Remove dead wood - it’s not coming back.
Cut out crossing branches: Repeated rubbing between two branches can cause wounds which invites sickness/fungi to infect the shrub. Choose whichever of the two branches contributes best to the overall shape of the shrub and lop off the other.
Prune off or deadhead spent bloom panicle.
Thin out the weakest stems.
Remove wayward growth.
Like much of gardening, pruning is more of an art and less of a science — don’t overthink it, just go for it!
Plant Lore: Horny Goat Weed
Barrentwort, Fairy Wings, Bishops Hat. There are plenty of benign names for this plant, but nothing grabs your attention quite like Horny Goat Weed. Known scientifically as Epimedium, this shade- and drought-tolerant perennial originates from China where its medicinal qualities far overshadowed any use as an ornamental plant. Legend has it that a goat herder noticed that his flock was especially frisky after eating the plant and the rest is history. While the science is a bit murky, ingesting the foliage is said to improve circulation and perhaps stimulate the production of certain hormones. (Please don’t try this without consulting a doctor.) What is certain, is that it's a lovely, dependable perennial with delicate orchid-like flowers that appear to float above the foliage in early spring. It’s an especially good option for planting beneath trees.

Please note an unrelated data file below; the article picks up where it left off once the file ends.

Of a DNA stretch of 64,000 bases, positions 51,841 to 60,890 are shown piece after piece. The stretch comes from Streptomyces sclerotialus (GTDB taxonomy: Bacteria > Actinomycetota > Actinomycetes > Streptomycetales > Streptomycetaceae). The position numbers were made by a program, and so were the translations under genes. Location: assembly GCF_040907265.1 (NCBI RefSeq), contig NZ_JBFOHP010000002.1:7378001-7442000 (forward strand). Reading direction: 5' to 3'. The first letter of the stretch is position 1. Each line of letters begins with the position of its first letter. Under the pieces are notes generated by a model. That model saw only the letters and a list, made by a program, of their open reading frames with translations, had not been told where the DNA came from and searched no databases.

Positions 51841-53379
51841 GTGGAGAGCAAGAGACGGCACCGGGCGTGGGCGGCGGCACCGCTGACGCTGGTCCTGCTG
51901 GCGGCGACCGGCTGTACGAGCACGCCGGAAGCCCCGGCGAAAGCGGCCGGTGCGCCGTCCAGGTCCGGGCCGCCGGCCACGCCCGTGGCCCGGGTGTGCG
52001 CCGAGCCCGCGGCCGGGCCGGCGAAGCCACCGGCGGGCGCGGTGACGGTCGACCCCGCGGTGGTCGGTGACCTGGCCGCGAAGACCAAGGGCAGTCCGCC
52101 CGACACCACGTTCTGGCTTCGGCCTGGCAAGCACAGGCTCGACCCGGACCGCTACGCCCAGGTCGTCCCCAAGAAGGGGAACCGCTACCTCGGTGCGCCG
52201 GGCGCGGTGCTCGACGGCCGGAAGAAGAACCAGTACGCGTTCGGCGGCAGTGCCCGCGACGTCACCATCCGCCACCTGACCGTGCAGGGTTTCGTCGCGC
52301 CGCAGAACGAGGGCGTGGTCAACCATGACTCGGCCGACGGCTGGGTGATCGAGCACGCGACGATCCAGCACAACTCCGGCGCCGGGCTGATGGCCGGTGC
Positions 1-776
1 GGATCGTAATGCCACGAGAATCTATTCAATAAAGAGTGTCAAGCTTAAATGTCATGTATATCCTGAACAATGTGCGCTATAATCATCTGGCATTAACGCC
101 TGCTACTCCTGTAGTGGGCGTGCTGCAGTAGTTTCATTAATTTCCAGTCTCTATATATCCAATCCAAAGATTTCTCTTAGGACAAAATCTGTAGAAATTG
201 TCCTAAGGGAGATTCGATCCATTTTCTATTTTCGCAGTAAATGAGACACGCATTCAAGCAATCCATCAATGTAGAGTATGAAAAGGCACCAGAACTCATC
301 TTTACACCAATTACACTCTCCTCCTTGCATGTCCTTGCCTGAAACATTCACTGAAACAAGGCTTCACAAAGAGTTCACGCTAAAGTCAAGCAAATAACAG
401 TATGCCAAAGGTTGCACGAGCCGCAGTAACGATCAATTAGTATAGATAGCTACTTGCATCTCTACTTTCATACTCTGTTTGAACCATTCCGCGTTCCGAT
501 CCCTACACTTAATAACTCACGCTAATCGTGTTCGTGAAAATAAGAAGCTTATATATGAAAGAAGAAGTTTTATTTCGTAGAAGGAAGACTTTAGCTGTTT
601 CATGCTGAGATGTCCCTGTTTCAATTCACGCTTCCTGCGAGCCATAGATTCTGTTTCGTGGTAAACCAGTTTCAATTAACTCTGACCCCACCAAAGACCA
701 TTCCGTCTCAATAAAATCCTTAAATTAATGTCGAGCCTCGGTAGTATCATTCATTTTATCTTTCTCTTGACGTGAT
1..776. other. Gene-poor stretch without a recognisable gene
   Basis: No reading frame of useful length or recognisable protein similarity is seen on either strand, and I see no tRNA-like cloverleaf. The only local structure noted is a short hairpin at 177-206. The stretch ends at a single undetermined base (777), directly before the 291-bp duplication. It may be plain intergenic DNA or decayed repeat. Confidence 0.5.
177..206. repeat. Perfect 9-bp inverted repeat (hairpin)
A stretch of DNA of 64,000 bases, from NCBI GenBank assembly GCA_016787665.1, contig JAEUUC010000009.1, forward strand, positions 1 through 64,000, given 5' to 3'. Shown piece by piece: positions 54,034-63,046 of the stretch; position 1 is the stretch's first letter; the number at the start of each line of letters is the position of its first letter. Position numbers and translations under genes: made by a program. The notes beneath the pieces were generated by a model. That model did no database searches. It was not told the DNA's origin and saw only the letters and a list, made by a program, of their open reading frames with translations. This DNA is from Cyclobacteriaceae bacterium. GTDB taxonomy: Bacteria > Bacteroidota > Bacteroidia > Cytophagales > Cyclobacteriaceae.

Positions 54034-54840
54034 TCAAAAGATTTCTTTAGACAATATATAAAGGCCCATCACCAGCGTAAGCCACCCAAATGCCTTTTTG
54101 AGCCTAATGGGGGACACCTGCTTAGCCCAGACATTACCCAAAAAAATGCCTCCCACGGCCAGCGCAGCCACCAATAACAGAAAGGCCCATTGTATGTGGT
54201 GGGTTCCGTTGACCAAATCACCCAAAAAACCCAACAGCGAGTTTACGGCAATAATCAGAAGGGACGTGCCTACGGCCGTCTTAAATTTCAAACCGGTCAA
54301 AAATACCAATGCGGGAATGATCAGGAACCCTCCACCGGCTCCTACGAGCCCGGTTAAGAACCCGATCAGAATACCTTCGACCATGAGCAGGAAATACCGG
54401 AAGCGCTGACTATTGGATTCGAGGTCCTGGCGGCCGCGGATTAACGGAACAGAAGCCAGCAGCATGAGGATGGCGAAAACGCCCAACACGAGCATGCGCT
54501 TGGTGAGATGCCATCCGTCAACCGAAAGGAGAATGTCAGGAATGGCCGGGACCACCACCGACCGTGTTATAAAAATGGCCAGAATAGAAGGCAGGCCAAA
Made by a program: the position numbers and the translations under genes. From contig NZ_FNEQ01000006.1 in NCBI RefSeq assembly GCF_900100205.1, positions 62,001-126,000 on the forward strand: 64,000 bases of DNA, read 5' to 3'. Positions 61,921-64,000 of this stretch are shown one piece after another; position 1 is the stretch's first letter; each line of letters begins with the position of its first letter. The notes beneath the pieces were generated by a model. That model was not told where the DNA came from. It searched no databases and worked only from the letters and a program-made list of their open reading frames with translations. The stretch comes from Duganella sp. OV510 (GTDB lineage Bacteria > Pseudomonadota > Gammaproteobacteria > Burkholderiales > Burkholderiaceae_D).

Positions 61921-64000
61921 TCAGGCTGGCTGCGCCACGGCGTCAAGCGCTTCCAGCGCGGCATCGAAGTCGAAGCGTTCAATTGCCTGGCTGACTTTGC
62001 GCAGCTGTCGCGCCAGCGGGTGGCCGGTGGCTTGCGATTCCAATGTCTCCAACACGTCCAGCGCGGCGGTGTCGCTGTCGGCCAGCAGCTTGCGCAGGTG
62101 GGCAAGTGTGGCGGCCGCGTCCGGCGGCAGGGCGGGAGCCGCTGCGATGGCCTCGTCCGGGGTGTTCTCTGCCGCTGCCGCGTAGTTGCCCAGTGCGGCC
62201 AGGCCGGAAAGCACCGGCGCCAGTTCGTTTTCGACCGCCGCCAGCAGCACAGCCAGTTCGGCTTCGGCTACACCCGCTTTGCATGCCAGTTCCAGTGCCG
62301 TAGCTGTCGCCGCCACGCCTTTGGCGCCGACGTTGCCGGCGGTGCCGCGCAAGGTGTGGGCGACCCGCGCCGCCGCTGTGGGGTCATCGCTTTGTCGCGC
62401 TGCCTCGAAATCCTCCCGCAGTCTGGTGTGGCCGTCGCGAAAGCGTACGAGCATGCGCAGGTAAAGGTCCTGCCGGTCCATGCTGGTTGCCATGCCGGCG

We hope you enjoyed Issue 8 of The Cultivation.We want to provide content that captivates, educates, and inspires you, so let us know if there's something you'd like us to include next time. Please send your thoughts by emailing us here. Want to catch up on previous issues? Click here to read through all of our prior editions.
See you next week.